Homeland brings changes

Bureaucratus column: There are eight governmentwide personnel provisions in the homeland security bill; some I like and others I don't

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"Good management"

Legislation to create the Homeland Security Department contains provisions that may weaken civil service protections for the 170,000-plus employees in the new department. But it is too early to assess the impact of these provisions.

In the meantime, however, there's been little mention of personnel provisions contained in the legislation that affect all other agencies. These changes are designed to give federal managers more "flexibility" in hiring and managing staff.

There are eight governmentwide personnel provisions in the homeland security bill — some of which I like and others I don't.

1. Federal agencies can use categorical ranking to accelerate the hiring process and "improve the quality" of candidates. This allows job applicants to be divided into groups based on how qualified they are. Managers then pick employees from the top group. Agencies can use categorical ranking instead of the "rule of three," which requires managers to choose one of the top three candidates their human resources staff recommends.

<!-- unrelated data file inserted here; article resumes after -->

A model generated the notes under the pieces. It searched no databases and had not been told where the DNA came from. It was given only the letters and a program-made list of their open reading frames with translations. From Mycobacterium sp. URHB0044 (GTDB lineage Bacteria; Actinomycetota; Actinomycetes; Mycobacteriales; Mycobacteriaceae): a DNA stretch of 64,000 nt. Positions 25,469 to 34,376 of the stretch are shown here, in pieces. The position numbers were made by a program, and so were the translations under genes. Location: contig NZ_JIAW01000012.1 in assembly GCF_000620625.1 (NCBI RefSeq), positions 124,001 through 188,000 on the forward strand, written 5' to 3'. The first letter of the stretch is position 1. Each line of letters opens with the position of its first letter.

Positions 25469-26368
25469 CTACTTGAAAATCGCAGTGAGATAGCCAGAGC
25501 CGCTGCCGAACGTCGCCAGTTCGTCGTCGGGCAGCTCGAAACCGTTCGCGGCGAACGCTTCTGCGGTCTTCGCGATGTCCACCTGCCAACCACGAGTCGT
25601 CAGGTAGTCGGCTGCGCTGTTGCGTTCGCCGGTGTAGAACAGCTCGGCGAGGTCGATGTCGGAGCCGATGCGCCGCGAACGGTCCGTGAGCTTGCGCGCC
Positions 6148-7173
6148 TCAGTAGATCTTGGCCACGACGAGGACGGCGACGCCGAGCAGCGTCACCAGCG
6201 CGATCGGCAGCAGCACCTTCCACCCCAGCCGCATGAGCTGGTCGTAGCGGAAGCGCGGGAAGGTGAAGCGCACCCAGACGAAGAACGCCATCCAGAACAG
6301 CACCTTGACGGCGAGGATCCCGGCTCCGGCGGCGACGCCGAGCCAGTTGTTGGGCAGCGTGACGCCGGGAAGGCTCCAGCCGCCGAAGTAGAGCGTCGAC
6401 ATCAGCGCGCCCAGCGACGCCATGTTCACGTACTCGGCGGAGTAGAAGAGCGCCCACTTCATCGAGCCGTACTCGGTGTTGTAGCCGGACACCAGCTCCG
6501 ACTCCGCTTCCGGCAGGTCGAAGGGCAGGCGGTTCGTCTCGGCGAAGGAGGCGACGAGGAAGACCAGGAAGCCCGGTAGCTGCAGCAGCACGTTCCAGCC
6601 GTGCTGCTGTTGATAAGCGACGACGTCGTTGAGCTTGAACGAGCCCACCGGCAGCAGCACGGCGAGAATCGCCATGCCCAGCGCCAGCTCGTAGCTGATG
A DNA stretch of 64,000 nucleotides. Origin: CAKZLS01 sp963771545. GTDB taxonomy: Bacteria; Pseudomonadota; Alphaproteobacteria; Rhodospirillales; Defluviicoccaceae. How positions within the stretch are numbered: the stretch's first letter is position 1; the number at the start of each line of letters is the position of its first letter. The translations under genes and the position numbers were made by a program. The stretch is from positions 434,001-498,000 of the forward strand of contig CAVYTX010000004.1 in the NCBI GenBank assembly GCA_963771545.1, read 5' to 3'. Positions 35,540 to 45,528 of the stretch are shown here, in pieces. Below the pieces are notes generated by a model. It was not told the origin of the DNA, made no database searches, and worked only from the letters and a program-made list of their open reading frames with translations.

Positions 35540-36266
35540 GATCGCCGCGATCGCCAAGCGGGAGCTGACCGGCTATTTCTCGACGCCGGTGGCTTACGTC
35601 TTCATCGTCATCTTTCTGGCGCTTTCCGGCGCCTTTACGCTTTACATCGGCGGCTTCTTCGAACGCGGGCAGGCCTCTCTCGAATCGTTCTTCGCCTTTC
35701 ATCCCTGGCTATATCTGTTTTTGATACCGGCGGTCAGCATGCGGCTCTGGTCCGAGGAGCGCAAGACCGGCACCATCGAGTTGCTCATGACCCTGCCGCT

I don't understand how categorical ranking improves the candidates' quality. The quality of candidates is a function of the recruitment effort, not the selection process.

I think the new method just makes it easier to preselect a candidate. Under the new system, the hiring official can hire the bottom person in the highly qualified group. How has the quality of those hired been improved? To me, it sure looks like it has declined.

2. Agencies will be required to appoint "chief human capital officers" to oversee workforce management. Sounds like a good idea, maybe a new Senior Executive Service slot for some.

3. Agencies will be required to incorporate workforce planning into their strategic plans. Congress is trying to legislate management practices again. Won't it ever learn?

4. Agencies won't have to recertify their senior executives every three years. Bad idea. Gives these guys a free pass.

5. Agencies will be able to provide transit subsidies to student volunteers. Isn't there anything more important the Senate Governmental Affairs Committee can focus on?

6. Agencies will be able to offer buyouts to employees without eliminating any positions in their agencies. So now if a manager wants to get rid of you, you can name your price.

7. The annual total compensation limit on senior executives will rise from $166,700 to $192,600. Senior executives also will be eligible for higher bonuses. Great news. Your boss really deserves it, right?

8. Agencies will have greater latitude in paying for employees' higher education costs. Sounds good.

Zall is a retired federal employee who since 1987 has written the Bureaucratus column for Federal Computer Week. He can be reached at milt.zall@verizon.net.

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